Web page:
As we celebrate our 20th anniversary, Lisa Maier shares the story of how one PLOS Biology paper set the course for her…
We speak to Nancy Knowlton, Guest Editor of the PLOS Biology Collection: “Ocean solutions for a sustainable, healthy and inclusive future” about her career in ocean research and her vision for the UN Decade of Ocean Science for Sustainable Development.
What first drew you to study ocean science?
I think my first interest in ocean science stemmed from the fact that I spent a lot of summers by the ocean, visiting my grandparents. But what really inspired me to properly study ocean science was a job I had after I graduated from college with a woman named Ruth Turner. She was the first woman to go down in the deep sea submersible Alvin and she was the one who inspired me to learn to scuba dive, and to go on to be a marine biologist.
What did the field look like when you started out, and what has changed?
When I first started out, I think that people chose research questions based on their curiosity — and often the more obscure and arcane, the better! What’s changed is the situation with our planet and the ocean, with respect to the impact of human activities, so I think that now most people have a focus on solving the problems around us today, rather than choosing any question based on what’s “cool” to answer.
As we work towards ocean sustainability, what challenges do we face today?
We have a lot of challenges facing ocean sustainability. We don’t have all the solutions, but we have a lot of them — we know how things work; we know what we have to do. So the biggest challenges in some ways are implementing and scaling up solutions. There are lots of things that are working at small scale or in a limited number of places, and we really need to have them work at massive scale and in many places around the world. Sometimes that involves political and financial will, and sometimes we need the social sciences side to spread successes beyond initial trial examples. There are also some things that we need to learn to do more effectively. For example, we haven’t really figured out how to tap into the energy in the oceans and implement ocean-based renewable energy economically and at large scale, and plastic pollution is a big problem for which we still don’t have a science-based solution. But for a lot of things, we know what to do — we just need to do it!
What potential solutions — whether new and untested, or piloted and ready-to-scale — excite you in the field?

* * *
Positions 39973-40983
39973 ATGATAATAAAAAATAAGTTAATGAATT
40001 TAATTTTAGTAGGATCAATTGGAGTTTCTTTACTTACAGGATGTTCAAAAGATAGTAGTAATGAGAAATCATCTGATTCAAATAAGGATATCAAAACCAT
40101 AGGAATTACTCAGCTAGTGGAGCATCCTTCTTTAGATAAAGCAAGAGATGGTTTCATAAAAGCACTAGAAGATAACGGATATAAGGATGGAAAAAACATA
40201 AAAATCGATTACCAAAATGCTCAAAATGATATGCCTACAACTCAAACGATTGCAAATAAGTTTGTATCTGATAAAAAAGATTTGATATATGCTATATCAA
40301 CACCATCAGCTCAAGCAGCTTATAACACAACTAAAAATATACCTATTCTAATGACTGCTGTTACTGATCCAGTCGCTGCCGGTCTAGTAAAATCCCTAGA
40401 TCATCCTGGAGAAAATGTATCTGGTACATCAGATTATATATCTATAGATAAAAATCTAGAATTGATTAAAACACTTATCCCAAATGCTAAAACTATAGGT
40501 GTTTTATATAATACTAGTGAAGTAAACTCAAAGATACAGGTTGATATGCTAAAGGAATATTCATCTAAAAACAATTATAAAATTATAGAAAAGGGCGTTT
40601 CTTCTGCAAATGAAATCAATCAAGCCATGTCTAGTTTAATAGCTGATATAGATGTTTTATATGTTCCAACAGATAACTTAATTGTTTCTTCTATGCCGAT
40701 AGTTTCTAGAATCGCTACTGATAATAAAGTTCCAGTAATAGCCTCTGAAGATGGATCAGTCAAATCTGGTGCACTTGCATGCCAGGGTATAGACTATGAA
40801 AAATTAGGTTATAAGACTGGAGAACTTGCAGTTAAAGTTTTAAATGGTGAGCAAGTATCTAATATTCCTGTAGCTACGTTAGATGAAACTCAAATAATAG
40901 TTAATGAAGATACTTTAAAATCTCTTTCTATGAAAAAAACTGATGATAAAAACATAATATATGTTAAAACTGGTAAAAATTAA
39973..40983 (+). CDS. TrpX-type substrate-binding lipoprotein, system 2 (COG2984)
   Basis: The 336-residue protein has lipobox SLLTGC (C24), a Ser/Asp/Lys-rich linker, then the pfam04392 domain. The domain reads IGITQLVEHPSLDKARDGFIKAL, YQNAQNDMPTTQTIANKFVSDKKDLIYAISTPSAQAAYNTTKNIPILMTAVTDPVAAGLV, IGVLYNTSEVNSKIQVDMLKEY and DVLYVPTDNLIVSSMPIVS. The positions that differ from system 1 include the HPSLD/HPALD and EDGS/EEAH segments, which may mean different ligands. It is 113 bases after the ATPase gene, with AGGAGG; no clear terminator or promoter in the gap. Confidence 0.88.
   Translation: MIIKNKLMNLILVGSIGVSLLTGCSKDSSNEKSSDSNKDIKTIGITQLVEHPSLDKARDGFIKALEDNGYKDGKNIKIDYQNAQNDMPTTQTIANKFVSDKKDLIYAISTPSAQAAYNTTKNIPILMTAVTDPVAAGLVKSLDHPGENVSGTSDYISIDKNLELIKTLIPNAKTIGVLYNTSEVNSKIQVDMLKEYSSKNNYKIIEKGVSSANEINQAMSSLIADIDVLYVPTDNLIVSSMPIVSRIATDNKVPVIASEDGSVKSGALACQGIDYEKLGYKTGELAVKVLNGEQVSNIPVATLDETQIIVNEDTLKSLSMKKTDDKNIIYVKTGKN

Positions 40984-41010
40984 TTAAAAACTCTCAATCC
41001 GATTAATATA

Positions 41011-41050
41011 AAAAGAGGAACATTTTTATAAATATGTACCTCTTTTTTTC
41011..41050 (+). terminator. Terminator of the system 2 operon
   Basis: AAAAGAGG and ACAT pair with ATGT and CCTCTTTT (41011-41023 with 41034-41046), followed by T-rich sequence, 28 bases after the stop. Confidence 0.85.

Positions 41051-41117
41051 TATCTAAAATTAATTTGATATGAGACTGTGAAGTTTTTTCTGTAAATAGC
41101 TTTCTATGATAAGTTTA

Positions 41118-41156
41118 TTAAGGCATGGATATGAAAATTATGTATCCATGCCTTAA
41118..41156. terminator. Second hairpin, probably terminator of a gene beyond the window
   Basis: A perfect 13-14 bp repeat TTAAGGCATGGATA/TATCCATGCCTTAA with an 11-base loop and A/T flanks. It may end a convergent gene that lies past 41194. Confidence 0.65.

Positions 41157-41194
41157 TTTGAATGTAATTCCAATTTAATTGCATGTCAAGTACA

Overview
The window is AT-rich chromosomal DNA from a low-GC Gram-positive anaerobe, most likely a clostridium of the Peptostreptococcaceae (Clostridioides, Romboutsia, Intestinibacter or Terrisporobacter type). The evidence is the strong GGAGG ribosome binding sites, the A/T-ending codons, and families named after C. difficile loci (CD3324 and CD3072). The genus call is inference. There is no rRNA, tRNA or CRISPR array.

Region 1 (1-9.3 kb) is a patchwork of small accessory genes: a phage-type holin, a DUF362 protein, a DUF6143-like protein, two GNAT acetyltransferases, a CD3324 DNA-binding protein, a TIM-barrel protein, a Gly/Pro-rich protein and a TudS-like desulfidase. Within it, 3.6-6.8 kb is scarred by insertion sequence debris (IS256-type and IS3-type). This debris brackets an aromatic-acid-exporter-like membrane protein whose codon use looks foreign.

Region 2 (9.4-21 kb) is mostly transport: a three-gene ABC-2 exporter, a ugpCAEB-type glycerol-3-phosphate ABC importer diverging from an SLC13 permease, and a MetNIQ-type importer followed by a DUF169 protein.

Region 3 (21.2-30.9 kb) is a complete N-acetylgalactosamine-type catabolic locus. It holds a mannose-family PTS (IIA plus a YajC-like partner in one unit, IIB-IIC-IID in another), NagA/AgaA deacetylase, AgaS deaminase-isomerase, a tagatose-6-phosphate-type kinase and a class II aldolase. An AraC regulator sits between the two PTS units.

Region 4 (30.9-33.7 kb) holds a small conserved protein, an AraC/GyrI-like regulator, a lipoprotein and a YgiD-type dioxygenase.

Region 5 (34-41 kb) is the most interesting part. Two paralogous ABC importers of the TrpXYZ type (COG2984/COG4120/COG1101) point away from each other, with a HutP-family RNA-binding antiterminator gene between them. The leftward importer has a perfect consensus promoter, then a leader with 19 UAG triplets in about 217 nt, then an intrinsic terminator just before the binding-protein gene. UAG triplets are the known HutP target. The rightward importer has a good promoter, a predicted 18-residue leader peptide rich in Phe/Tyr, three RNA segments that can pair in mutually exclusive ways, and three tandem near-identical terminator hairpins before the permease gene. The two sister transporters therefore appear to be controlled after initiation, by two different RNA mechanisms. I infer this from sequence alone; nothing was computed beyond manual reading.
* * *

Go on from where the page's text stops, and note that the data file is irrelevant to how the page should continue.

The potential solutions that excite me the most are those based on very sophisticated science which can now be deployed relatively cheaply. For example, we have all sorts of really interesting ocean solutions associated with big data and using genetics and genomics. A lot of them are still in the lab/small-scale phase, but I think ten years from now they’ll be much more powerful and ready to deploy. We need these methods for a lot of areas. We’re getting pretty good at monitoring the ocean with genetic methods, but “assisted evolution”, as it’s sometimes called, is still more of a small-scale laboratory process — and that, I think, will change a lot in the next ten years.
What is your vision for the UN Ocean Decade?
My vision for the UN Ocean Decade is that it succeeds — in that we have a healthier ocean and an ocean where the benefits go to people that have traditionally been excluded. Unlike many previous UN Decades for research, this is research for sustainable development. That’s a big deal and very new and important, because the benefits of a healthy ocean are currently so unevenly distributed around the world.
Tell us about efforts to achieve justice, equity and early career researcher involvement in ocean science?
I think one of the things that has changed the most in ocean research is a focus on groups of people that have not traditionally been at the table — certainly not at the head of the table — when it comes to ocean research. This involves early career scientists, but also indigenous people, local communities and people who for economic, racial or other reasons have typically been made to not feel welcome in the research community. These efforts are going on in all sorts of different ways, at individual universities, non-governmental and governmental organizations. There’s now much more attention and focus on this across the board, and for that reason I think we’ll see a lot of progress on this over the next ten years.
What do you hope the field of ocean science will look like in the future?
The field of ocean science will look different in the future, for sure! I think eventually we will solve some of these current problems; things will start getting better in the future. That will allow us to step back and think a little more about a wider spectrum of questions. If you’re trying to address a near-term emergency, your scientific expertise winds up being in a very limited arena. I’m hoping that by 2050, some of these urgent problems will be figured out and the ocean will be healthier, so we can go back to a greater balance between very applied research, and blue sky — or blue ocean, if you will — research, where we don’t know exactly what it will be used for in future.
Nancy Knowlton is the former Sant Chair for Marine Science at the Smithsonian’s National Museum of Natural History and a scientific leader of the Census of Marine Life. @SeaCitizens